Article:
Dialogism In Bakhtin's Polyphony

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polyphony refers to the multi-voicedness[ Bakhtin, M. M., and Michael Holquist. “Discourse in the Novel”. The Dialogic Imagination: Four Essays. Austin: U of Texas, 1981. 265] and to the stratification of discourses in a narrative. Bakhtin’s theory considers that the meaning in a polyphonic novel is generated through the layering of the multiple perspectives of characters and thus through the juxtaposition of several ideologies and belief-systems unlike the ‘homophonic’ or monologic novel that delivers a narrative from a single point of view. Dialogism on the other hand consists of the functioning of polyphony. In other words, it means the interaction of the multiple voices and perspectives in a text and their mutual influence on one another.…show more content…
But no one dared confirm it with certainty. He may have been one of the dead who had seen the local authorities drive the boats back to the sea. Or a ghost whose duty it was to save us, so he could gain his own access to paradise. He may have been a schizophrenic Malaysian. Or maybe a tourist from a Club Med who wanted to break the monotony of his vacation (106). In fact, even though the book is rich in events that took place in the real life, the reader is seldom provided with any statements or affirmations at all in most of the stories the narrator shares. In contrast, he is facing a text that is not seeking any resolution or closure, but rather reclaims the dialogic nature of words that reunite a social and cultural aspect in a literary book. In this regard, Trinh T. Minh-ha says: My story, no doubt, is me, but it is also, no doubt, older than me. Younger than me, older than the humanized. Unmeasurable, uncontainable, so immense that it exceeds all attempts at humanizing. But humanizing we do, and also overdo, for the vision of a story that has no end – no end, no middle, no beginning; no start, no stop, no progression; neither backward nor forward, only a stream that flows into another stream, an open sea…show more content…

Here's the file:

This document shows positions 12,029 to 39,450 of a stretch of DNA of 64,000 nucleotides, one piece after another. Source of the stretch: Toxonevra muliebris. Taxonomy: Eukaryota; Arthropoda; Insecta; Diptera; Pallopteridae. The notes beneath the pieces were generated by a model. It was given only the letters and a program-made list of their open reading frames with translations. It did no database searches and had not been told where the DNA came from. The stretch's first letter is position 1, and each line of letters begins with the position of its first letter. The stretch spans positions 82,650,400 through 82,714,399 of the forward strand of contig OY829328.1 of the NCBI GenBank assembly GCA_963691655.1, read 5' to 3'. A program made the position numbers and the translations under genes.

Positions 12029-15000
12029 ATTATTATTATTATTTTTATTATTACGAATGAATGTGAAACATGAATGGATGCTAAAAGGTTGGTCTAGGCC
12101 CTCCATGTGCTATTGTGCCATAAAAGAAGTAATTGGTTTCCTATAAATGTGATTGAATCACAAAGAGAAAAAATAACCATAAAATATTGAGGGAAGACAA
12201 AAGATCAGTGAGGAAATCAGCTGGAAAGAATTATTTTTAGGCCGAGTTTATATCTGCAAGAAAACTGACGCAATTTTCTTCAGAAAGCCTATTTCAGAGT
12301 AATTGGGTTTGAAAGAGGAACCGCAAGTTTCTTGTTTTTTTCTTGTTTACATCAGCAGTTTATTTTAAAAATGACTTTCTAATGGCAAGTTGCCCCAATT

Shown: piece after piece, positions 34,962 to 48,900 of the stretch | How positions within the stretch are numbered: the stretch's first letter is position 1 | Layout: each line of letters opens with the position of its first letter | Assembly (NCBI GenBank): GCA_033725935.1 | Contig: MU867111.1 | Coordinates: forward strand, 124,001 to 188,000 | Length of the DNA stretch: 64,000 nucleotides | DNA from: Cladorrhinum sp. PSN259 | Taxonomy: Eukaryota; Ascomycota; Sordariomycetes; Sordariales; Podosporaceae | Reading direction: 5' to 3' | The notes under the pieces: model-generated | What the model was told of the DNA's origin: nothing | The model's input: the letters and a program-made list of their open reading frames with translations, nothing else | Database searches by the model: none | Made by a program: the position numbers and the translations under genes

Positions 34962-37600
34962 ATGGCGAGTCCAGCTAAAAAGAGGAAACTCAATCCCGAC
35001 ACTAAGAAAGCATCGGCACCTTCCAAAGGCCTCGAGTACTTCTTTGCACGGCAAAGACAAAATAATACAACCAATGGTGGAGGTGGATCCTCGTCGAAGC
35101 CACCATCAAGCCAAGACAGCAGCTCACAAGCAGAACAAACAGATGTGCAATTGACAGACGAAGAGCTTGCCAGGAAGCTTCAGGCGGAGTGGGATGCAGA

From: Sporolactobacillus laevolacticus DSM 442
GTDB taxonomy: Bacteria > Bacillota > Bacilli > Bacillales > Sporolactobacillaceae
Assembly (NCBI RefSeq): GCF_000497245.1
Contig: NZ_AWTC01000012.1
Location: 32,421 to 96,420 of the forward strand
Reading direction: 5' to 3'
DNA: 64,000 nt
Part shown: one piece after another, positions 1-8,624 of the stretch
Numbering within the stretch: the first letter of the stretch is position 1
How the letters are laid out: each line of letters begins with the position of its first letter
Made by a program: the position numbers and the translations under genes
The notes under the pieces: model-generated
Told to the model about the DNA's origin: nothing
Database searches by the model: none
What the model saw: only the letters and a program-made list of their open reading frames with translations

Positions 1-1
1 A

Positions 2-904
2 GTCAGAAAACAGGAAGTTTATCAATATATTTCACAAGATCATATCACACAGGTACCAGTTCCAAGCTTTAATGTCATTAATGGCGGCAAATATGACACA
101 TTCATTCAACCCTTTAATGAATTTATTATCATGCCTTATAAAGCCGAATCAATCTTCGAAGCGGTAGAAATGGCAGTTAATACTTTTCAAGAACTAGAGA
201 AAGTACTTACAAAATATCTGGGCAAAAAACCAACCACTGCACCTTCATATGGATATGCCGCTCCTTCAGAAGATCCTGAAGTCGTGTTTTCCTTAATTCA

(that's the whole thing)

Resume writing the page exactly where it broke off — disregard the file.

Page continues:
This plot is mainly composed of beginnings, middles and ends or what we can also refer to as exposition, rising action or development, climax and denouement. These elements, along with a great focus on characters and characterization, target temporality in order to maintain a chronological order of events that incorporate past retention, present prominence and future anticipation. Such texts are referred to, from Roland Barthes’ point of view, as readerly texts. In fact, in his essay “S/Z”, Barthes labels texts with definite and fixed meaning as readerly texts as they limit the role of the reader to the reception of the transmitted
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